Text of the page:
Case Study: Walmart - Brick&Mortar to E-Commerce

Topics: Wal-Mart, Electronic commerce, Target Corporation Pages: 5 (933 words) Published: October 14, 2014


Walmart was established in 1962 in Rogers, Arkansas. Since then, Walmart has grown to one of the largest companies in the world, opening thousands of stores across the United States and other countries. Through innovation, they strive to bring a seamless experience to let customers shop anytime and anywhere online, mobile devices and in stores. Overall, Walmart operates over 11,000 retail unites under 71 banners in 27 different countries and e-commerce websites in 10 countries. A total of 2.2 million associates worldwide work for Walmart. Over the recent years however, other companies like Amazon have come into play, forcing Walmart to make the switch to having a strong E-business model. (Walmart, 2014) Walmart still stands tall in terms of overall revenue compared to the online giant Amazon, bringing in $473 billion total revenue compared to Amazon’s mere $60.3 billion. This doesn’t mean that Walmart is not concerned however with the amount and quality of their online sales, being outsold by Amazon online seven to one last year. This is a big deal because E-commerce in the U.S. grew about six times the rate of the normal rate over the previous year. (Davidson, 2014) It was in the summer of 2011 when Jeremy King was hired as the CTO of Walmart.com by none other than Mike Duke, the CEO of Walmart. All of this came about after a meeting between King and Duke occurred, where Duke swore that the digital was now a priority for Walmart. Duke had restructured the company, placing E-Commerce on the same level with Walmart’s other, much larger divisions. Duke was looking for people who could help revive the company’s sites and services. This included purchasing a 65 person social media firm called Kosmix, which had experience in search and analytics. Walmart themselves even renamed their division in Silicon Valley “Walmart Labs”, which is now housed in a boxy office tower in San Bruno, California. In just over a year, it helped Walmart.com revamp its search engine and this past fall launched a test to offer customers same day shipping. These changes already show a clear signal of Walmart’s serious intent to compete in the digital E-commerce. (Manjoo, 2014)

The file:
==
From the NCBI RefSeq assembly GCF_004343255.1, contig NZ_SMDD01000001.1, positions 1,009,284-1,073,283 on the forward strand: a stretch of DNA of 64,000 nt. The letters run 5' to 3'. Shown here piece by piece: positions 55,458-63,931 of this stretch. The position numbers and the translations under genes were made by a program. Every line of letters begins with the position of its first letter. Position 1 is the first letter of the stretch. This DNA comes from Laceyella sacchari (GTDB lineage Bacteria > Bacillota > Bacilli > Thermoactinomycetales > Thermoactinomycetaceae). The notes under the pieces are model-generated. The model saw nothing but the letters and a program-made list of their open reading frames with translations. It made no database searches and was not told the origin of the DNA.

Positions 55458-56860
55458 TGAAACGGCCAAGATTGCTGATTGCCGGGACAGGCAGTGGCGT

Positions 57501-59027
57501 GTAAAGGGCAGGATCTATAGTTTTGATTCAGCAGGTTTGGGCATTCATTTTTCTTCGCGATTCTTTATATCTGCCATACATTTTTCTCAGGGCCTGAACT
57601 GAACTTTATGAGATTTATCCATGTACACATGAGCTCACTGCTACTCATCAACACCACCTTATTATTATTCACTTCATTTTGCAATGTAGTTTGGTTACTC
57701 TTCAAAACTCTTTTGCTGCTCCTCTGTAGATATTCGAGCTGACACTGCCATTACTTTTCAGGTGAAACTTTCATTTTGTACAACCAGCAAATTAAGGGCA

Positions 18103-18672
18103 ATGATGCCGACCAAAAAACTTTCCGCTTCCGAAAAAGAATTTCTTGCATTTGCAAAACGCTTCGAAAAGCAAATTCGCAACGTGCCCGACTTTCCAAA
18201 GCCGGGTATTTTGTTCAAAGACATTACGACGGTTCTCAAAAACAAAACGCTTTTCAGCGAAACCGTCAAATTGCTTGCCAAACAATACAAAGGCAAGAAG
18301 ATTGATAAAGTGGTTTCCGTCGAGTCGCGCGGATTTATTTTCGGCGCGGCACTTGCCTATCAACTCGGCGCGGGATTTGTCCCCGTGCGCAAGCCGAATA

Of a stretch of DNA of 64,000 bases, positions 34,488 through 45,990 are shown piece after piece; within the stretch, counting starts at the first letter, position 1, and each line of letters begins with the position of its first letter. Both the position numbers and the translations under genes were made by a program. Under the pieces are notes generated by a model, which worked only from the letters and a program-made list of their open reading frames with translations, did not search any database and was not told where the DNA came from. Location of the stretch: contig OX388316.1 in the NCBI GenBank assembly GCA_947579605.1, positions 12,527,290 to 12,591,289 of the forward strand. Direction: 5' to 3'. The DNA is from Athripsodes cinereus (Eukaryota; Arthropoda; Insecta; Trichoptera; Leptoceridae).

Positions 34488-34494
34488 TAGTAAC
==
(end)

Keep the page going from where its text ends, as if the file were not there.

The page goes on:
Walmart is already taking strides to implement and improve existing or new online services. Walmart.com over the last few months has been getting updates that customers may have already been using, due to Walmart rolling out the updates gradually. Walmart.com will also be introducing a new customer recommendation engine that serves users with customized product suggestions based on past searches, purchase history, and location. The experience even extends to the brick and mortar stores by showing the customer deals and coupons they can use at any nearby Walmart store locations. (Davidson, 2014)

Another big help to Walmart improving their E-commerce and business was the purchase of the Kosmiz team, now Walmart Labs, mentioned earlier. After creating Walmart’s new search engine in just 10 months, Walmart Labs started to work on new ideas and experiments. One of these first projects was called Shopycat, which was a gift recommendation app that Walmart.com launched on Facebook before the 2001 holiday season. What this app did was scan a user’s friends’ profile to identify interesting gift ideas from their stream of likes, comments, and status updates. Even taking it as far to know if “Ted” meant the geeky ideas festival or the stuffed animal from Seth McFarlane’s movie. In 2012, Shopycat was reformatted to be a part of Walmart.com itself, renamed “Walmart Gifts”. Another clever application of Walmart Lab’s was the use of spikes in social networks chatter to predict demand for an out of the ordinary product. Last year, the algorithms anticipated a customer interest in cake pop makers based on what they were seeing from social networks. (Manjoo, 2014)

By themselves, none of these projects will single handedly boost Walmart’s E-commerce business. Together however, they...


References: Davidson, J. (2014, August 4). 3 Ways Walmart Is Trying to Out-Amazon Amazon. Retrieved from Time: http://time.com/money/3079546/walmart-out-amazon-amazonfresh/
Manjoo, F. (2014). WALMART 'S EVOLUTION FROM BIG BOX GIANT TO E-COMMERCE INNOVATOR. Retrieved from Fast Company: http://www.fastcompany.com/3002948/walmarts-evolution-big-box-giant-e-commerce-innovator
Neff, J. (2014, November 14). Walmart Brings Bricks and Mortar to Battle with Amazon. Retrieved from Advertising Age: http://adage.com/article/digital/walmart-brings-bricks-mortar-battle-amazon/230986/
Walmart. (2014). Our Story. Retrieved from Walmart: http://corporate.walmart.com/our-story/
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